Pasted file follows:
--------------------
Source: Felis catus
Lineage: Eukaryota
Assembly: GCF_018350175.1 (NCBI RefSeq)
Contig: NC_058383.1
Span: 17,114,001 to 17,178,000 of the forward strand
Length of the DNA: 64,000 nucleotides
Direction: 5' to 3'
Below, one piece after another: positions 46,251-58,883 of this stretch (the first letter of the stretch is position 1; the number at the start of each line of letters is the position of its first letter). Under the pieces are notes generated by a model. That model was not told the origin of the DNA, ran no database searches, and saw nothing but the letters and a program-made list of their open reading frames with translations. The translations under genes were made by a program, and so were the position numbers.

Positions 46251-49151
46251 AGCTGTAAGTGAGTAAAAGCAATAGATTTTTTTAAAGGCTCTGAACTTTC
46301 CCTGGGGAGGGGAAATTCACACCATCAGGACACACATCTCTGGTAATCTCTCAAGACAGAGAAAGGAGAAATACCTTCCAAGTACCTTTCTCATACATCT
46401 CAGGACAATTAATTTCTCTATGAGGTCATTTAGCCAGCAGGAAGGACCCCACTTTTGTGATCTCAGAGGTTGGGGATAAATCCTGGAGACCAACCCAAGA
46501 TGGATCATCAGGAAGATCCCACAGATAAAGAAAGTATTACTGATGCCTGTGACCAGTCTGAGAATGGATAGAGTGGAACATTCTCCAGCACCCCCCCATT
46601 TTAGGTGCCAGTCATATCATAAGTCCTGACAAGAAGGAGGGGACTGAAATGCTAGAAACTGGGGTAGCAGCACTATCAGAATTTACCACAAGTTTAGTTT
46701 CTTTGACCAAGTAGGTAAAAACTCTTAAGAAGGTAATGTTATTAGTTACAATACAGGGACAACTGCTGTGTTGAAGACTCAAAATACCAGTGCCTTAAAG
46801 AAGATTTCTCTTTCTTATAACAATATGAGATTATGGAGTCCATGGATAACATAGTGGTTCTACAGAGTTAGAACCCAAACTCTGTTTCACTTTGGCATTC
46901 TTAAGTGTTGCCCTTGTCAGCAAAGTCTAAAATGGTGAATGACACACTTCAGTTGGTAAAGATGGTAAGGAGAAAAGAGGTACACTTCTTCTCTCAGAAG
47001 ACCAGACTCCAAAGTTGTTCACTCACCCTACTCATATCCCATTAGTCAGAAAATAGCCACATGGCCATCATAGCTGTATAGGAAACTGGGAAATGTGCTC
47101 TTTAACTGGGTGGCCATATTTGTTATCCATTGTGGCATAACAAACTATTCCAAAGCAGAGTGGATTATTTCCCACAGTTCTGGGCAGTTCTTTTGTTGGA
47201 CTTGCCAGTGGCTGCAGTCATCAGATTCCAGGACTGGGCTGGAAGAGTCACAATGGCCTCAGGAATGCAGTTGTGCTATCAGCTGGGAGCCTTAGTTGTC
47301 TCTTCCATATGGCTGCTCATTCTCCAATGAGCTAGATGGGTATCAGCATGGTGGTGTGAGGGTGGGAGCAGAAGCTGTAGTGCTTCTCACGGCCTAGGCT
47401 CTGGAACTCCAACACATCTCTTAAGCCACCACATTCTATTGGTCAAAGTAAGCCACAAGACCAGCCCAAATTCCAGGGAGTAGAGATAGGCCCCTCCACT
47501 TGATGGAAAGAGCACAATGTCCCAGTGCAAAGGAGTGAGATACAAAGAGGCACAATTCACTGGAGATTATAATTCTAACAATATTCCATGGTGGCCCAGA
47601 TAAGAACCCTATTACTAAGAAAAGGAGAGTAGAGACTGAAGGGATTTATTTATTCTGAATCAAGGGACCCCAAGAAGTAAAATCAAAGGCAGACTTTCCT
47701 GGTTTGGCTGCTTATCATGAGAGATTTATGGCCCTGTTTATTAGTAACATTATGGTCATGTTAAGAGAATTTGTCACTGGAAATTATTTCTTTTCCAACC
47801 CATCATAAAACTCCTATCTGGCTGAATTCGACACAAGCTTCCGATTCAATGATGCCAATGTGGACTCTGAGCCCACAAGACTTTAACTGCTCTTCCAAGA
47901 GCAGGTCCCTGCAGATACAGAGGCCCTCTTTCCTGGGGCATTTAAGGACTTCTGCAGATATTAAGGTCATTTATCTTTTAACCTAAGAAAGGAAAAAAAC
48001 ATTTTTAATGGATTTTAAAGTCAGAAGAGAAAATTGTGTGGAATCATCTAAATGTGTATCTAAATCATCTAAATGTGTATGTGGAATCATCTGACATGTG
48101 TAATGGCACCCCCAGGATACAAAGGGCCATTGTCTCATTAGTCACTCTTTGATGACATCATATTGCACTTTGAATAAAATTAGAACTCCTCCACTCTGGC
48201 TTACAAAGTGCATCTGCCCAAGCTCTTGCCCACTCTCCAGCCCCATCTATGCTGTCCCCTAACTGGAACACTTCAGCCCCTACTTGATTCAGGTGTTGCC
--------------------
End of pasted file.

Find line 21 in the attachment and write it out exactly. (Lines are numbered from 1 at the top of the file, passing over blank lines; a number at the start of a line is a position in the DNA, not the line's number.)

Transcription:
47301 TCTTCCATATGGCTGCTCATTCTCCAATGAGCTAGATGGGTATCAGCATGGTGGTGTGAGGGTGGGAGCAGAAGCTGTAGTGCTTCTCACGGCCTAGGCT